LAD: LateralAccessDevice

takes you back to before the Internet

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The Secret Life of Computer Networks

The average traffic on a home computer network today tops what was typical for a small office ten years ago. Back then home users did not generate much network traffic, but today with Internet-connected “smart” TVs, entertainment systems and gaming consoles in addition to a few tablets, laptops and desktop computers streaming bandwidth-hungry video, audio, chats and online games, the level of chatter on the home computer network has risen enormously. The utilization on business and corporate networks has likewise risen tremendously.

Ten years ago, IT departments, including network engineers, were hard pressed to explain the purpose of all the communications that traversed their computer networks – there was just too much of it, and at first glance it isn’t always easy to tell the purpose of a specific packet or stream of packets. Today it is even more so, with home computer networks also joining the party. To be able to make sense of network traffic today in any meaningful sense of the word and in any useful time frame it is imperative to have a system that can segregate the traffic. In essence, divide and conquer. Divide and conquer the network traffic data so that communications pertaining to nefarious activity or malfunctioning equipment would stand out from the greater volume of innocuous, legitimate traffic. With an ordered sense of your traffic, it is easier to sense strange or anomalous traffic and ferret it out.

Many internet-based scams rely on the user not knowing how his or her computer works and not knowing how his or her computer network works. While it is true that a computer can only do what it is told, what you don’t know is who is doing the telling. One common scam starts with getting a virus on your computer that tells the hacker/handlers a bit about you – say, your password to Facebook – perhaps enough for them to figure out where you are, what your interests are and so on. Then they get creative, misconfiguring the computer so it doesn’t work quite right or disabling a password so that the user believes something is wrong with the computer. The next step is to trick the user into communicating with the scammer, under the guise of a phone call to tech support or customer service, who, for a small fee will fix the problem with the computer (the problem caused by the scammer’s own virus in the first place). While a few years back a scratchy phone connection and poor English skills may have been a red flag, these days we are conditioned to accept such things as normal.

From there the scam could escalate to a flood of strange charges, when you thought you were only paying $50.00 for a tech support service, or it could take a slower, more subtle route with the “discovery” of more problems needing more “fixes,” or even to the marketing and sale of the victim’s profile to other scammers, who may call pretending to be from tax authorities or insurance companies, basically exploiting any angle gleaned from the victim’s profile and computer data to get more information and more money.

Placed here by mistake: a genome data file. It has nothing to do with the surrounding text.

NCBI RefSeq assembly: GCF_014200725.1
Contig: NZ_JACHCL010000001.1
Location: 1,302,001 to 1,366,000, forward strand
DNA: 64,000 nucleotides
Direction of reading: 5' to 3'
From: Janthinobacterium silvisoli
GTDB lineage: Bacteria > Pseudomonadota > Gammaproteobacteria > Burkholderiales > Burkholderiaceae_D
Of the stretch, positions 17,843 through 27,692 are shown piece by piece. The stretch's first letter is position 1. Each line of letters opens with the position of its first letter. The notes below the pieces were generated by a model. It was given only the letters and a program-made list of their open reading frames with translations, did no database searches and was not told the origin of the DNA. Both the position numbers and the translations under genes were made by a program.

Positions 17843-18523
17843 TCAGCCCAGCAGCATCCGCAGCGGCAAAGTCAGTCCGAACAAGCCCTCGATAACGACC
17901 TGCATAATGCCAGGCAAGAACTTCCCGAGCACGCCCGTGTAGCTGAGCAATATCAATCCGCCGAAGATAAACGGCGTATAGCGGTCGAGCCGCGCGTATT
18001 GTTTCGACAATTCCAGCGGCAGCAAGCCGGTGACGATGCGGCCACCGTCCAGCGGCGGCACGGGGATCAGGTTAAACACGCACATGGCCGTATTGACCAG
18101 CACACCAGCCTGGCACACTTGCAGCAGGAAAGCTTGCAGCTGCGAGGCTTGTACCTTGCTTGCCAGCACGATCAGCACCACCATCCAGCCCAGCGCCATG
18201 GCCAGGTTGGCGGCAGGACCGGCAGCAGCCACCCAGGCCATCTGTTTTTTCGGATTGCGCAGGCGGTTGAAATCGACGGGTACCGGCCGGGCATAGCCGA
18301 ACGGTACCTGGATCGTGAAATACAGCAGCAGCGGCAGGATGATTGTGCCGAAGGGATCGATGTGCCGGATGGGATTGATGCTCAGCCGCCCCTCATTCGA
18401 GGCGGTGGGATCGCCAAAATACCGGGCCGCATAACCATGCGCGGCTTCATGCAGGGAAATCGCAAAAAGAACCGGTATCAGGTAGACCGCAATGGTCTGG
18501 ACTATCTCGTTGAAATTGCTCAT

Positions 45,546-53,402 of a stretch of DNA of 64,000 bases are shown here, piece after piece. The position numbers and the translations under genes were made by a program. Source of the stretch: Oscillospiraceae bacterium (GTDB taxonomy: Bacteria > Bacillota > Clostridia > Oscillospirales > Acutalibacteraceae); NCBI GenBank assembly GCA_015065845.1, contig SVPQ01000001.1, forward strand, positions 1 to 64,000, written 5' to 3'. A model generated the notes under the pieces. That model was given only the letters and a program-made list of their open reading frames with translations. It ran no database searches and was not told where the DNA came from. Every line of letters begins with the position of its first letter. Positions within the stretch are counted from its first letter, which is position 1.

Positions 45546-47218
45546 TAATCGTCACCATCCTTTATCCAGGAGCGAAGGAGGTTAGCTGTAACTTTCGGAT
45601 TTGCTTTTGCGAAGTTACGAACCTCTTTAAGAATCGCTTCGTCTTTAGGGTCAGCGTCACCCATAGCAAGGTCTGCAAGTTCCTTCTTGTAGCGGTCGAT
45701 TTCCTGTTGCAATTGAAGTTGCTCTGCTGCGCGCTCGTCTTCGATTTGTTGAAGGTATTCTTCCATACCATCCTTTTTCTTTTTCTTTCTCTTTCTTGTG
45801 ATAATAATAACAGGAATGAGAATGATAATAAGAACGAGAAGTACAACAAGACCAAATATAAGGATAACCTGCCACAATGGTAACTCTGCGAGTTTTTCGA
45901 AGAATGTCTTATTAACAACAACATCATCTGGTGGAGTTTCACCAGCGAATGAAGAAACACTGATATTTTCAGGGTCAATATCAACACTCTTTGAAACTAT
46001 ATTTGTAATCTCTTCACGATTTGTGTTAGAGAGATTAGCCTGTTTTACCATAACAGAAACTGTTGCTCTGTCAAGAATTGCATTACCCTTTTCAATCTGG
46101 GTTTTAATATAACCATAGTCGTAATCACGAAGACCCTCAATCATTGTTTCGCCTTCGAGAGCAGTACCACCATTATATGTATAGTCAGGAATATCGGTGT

While the scam can grow ever larger as the victim thinks he or she is paying for a legitimate service and is further targeted for more based on information gleaned from the computer, social media accounts and similar sources, the root cause is the initial lack of knowledge about what was going on on the computer and who was giving it commands. Segregate the computer network traffic and categorize it into legitimate categories and you get the ability to see things in plain sight and then react. Don’t have the time or desire to look at the traffic? It’s even simpler and more effective to use the proven method of disconnecting it all when you are not using it – take your computer back to before the Internet and limit Internet access to when and what you actually need (if you’re not using the computer, why should you let someone else?). This limits the window of opportunity for the hacker to exploit and makes it easier for you to spot that your computer is acting strangely. With no connection, your network has no secret life to worry about -- take away the hackers’ ability to communicate with the computer and you take away their ability to manipulate it and you.

The haystack keeps getting bigger, but the needle in the network can be found. IPCopper’s Lateral Access Device, along with its many other features, provides tools to capture and segregate network traffic according to a number of parameters, making it easy to find both what does and doesn’t belong. If you find something you don’t like, block it. Or just block it all for good measure when you don’t need it. Either way, you have the control, not them.

LAD: LateralAccessDevice is software that turns a computer chassis into a high-performance, multi-purpose Internet / network tool that combines multi-dimensional firewalling, network monitoring, access control, packet capture, DNS, NAT and a host of other applications into one easy to use, integrated, high-security package. You can get it already preinstalled on a computer from your own vendor or you can download it directly from this website. The software is the same either way, though the version might be different.